The first meeting of this technical workstream is expected to take place in the coming weeks.

 

b) Collaboration on pregnancy studies (EMA)

Corinne de Vries (EMA) explained that the technical expert working group on Covid-19 and medicines in pregnancy was created to foster international collaboration on studying the impact of Covid-19 infection and medicines in pregnancy and neonatal outcomes. Intended deliverables include the establishment of a worldwide network of data sources and the development of common protocol(s)/common data model(s) (CDM) as appropriate, to enable meta-analyses across the different global regions. Going forward, the idea is to set up a sustainable worldwide research network of data sources that can be mapped and leveraged for future drug safety evaluation in pregnancy.

This group had its first meeting on 2 July with the participation of WHO, FDA, HCA, MEB, AIFA, MHRA and EMA. The following was agreed:

  • Firstly, an inventory will be made of the planned and ongoing projects on this topic to help ensure alignment between regions where possible.
  • Secondly, for each of these projects, it will be established whether they have potential for contributing to a meta-analysis, or whether the study type is such that it cannot be used for these purposes and should remain in a descriptive inventory only, for potential future reference.

The inventory is planned to be ready for late August and can be made available to other interested ICMRA members who would like to join. This information will enable planning of the work going forward.

Finally, EMA-funded research in this area was discussed; EMA confirmed there is potential overlap between the different studies (ACCESS and ConSIGN) and this will be addressed in the study designs. However, the fact that the same academic organisation has been contracted for ACCESS and ConSIGN is an important element that will decrease the risk of duplication.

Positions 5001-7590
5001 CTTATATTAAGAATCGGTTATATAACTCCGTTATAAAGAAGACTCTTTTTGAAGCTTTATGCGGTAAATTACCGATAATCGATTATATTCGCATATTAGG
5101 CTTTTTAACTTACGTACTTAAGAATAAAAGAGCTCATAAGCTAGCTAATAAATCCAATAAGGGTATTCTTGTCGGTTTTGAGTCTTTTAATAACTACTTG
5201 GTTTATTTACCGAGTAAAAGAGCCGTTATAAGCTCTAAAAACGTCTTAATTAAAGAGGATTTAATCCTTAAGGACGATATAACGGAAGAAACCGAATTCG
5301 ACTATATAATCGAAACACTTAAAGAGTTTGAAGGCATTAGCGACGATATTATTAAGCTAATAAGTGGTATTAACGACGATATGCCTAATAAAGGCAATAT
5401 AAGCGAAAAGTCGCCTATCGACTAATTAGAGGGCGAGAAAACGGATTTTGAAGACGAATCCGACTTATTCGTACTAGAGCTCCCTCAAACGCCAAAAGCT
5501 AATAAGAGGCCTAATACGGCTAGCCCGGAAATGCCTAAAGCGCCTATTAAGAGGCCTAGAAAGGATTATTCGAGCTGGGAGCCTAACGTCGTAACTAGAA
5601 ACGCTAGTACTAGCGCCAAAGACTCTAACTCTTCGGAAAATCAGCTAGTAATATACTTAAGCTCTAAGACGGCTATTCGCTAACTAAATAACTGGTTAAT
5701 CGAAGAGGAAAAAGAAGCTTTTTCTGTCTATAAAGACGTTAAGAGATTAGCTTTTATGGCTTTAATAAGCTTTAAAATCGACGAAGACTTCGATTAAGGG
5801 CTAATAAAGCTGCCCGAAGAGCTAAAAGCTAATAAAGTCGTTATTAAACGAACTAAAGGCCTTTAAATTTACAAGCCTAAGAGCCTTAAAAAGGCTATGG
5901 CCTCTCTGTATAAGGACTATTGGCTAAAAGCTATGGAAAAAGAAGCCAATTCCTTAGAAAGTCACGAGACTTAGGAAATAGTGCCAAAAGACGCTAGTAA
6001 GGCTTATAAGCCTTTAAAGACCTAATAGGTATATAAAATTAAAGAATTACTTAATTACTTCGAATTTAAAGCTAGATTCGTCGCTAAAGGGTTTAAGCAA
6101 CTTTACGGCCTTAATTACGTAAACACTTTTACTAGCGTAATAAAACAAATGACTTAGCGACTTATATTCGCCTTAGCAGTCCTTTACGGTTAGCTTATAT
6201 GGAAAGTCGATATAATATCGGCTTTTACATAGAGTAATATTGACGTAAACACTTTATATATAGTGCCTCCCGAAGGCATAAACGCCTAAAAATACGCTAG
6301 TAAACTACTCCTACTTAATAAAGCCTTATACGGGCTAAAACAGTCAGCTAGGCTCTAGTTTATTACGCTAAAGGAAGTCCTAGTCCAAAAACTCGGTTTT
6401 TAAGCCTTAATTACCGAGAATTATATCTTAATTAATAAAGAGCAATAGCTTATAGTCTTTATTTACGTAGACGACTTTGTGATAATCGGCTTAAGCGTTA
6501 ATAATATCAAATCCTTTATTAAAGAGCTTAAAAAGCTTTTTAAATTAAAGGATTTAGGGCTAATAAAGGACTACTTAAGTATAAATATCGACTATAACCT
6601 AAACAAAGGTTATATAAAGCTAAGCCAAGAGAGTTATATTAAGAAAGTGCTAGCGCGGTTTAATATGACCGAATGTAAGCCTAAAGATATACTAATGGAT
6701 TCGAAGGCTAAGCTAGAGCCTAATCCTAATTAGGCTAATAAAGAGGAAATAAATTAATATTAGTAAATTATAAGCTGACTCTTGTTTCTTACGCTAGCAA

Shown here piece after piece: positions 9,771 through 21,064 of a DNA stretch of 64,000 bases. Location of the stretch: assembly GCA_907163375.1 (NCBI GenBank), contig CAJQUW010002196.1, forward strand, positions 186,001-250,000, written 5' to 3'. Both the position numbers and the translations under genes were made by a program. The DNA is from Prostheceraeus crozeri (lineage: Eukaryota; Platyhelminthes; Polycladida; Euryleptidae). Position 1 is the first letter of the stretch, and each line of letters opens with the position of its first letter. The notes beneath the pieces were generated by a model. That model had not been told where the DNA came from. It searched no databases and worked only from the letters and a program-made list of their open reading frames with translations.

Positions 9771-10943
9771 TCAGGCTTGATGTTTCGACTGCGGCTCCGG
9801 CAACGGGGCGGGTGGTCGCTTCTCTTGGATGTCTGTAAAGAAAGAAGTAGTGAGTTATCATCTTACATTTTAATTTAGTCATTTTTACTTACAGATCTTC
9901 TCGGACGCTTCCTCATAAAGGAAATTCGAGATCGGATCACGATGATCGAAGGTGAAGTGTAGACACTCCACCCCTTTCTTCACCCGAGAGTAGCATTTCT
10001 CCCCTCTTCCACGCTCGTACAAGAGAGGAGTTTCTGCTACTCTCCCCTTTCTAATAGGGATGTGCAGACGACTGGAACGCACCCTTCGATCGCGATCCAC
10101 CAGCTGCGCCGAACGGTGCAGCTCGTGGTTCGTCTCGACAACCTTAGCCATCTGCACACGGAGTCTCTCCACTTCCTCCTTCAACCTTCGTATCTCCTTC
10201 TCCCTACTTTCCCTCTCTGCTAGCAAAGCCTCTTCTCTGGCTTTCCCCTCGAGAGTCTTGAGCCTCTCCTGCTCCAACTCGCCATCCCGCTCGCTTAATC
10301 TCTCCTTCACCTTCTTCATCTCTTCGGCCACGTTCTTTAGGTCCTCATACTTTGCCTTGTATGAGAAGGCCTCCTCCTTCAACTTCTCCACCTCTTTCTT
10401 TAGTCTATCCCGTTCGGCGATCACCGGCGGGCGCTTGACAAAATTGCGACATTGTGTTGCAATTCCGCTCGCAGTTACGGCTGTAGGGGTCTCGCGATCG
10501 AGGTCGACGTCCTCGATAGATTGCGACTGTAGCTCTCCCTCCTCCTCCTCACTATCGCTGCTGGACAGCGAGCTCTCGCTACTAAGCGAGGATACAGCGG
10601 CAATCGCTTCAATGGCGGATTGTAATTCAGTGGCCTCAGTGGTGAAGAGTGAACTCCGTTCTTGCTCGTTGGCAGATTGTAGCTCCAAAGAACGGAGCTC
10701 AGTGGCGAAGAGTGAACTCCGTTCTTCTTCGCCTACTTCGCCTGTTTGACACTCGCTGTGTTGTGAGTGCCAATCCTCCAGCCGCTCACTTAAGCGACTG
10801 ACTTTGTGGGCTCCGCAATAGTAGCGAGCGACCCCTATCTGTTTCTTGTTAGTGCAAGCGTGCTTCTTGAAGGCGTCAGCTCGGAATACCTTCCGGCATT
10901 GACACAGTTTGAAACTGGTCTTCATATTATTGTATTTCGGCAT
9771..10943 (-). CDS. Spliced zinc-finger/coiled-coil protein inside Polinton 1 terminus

c) Building international cohorts (HC)

Gayatri Jayaraman (HC) explained that the COVID-19 international cohorts working group had an initial meeting on 9 July 2020.  Membership includes representation from EMA, FDA, AEMPS and Health Canada. The WG agreed on a set of criteria which will enable the prioritisation of key regulatory/public health research question(s) for international collaboration, including the need for a large sample size, important rather than urgent research topics, regional comparisons, development of novel methodologies or infrastructure, overall impacts on public health and need for sub-cohorts.

It is anticipated that each regulator consults internally and prioritises research questions/sub-questions for international collaboration based on the above criteria. These key questions will be finalised in a 2nd call planned 29 July. Common methodologies/approaches to optimise the use of observational data to address these questions will also be discussed.

5. Summary and next steps:

The leads of the three technical workstreams will identify and discuss cross-cutting topics. They will be discussed in the next plenary meeting.

Sophie Sommerer closed the meeting by thanking all international partners for their participation.